This article is based on a talk I gave at the recent John Cage exhibition in the Kettles Yard gallery in Cambridge. Cage is perhaps best known for his avant-garde music, particularly his silent 1952 composition 4′33″ but also for his use of randomness in aleatory music. But Cage also used randomness in his art.
In many sports a particular tactical conundrum arises. The team captain has to choose the best order in which to use a group of players or set-plays in the face of unknown counter choices by the opposition. Do you want to field the strongest players first to raise morale or play them last to produce a late run for victory? John D. Barrow shows that randomness holds the answer.
By cleverly cross-referencing different databases it can be possible for evil adversaries to reveal intimate information about individuals. Given that it's hard these days to keep your details off these databases, what can be done to protect privacy? We talk to Cynthia Dwork from Microsoft, whose talk at the ICM showcases some mathematical tools to keep our details safe.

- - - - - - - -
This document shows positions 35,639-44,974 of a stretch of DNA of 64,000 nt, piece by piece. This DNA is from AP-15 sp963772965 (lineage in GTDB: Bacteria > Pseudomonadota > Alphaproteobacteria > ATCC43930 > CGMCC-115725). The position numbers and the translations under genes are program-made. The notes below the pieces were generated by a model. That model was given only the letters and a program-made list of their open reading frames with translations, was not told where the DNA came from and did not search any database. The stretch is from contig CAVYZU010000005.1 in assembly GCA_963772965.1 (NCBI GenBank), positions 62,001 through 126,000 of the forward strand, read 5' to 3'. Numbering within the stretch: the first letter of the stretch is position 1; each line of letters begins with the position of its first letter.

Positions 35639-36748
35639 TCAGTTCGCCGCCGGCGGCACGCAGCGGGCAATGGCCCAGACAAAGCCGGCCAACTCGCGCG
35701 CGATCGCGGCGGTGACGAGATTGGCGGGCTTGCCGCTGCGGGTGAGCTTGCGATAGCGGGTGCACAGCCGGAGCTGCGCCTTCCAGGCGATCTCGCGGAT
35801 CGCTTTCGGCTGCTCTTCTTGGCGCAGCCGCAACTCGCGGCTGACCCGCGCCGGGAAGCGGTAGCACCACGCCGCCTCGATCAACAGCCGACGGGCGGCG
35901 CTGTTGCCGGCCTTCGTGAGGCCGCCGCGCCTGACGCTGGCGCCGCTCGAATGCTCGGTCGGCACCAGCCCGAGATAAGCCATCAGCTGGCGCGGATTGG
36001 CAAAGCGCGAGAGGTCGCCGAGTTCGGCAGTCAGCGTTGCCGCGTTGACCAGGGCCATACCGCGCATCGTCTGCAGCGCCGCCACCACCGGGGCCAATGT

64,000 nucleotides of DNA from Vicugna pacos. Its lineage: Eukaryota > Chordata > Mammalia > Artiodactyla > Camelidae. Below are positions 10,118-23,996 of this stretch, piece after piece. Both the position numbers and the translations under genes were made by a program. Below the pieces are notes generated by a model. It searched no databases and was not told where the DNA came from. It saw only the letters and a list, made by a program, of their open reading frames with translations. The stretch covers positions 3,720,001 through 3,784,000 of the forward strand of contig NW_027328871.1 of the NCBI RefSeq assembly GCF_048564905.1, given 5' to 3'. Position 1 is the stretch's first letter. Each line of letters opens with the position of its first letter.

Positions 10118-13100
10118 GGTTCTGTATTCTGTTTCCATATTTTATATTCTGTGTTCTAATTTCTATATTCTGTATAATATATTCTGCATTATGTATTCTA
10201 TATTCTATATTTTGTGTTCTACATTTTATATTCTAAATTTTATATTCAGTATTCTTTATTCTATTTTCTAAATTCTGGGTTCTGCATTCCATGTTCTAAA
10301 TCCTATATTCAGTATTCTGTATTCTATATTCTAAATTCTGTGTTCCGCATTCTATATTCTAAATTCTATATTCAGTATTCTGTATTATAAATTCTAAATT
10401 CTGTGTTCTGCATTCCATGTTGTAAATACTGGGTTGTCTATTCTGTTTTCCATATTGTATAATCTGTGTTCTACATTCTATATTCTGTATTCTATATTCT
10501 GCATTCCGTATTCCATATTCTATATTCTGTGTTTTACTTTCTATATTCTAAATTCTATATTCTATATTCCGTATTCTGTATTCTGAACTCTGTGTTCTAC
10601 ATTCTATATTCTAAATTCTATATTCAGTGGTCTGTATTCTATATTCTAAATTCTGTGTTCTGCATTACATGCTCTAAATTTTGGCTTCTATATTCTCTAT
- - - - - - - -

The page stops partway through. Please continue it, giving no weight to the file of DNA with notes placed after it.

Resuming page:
Researchers from the University of Maryland have devised a new kind of random number generator that is cryptographically secure, inherently private and — most importantly — certified random by the laws of physics. Randomness is important, particularly in the age of the Internet, because it guarantees security. Valuable data and messages can be encrypted using long strings of random numbers to act as "keys", which encode and decode the information. Randomness implies unpredictability, so if the key is truly random, it's next to impossible for an outsider to guess it.
David Spiegelhalter explains that waiting for an infinite number of monkeys to produce the complete works of Shakespeare is not just a probabilistic certainty, it also gives us an insight into how long we can expect to wait for a rare event to happen.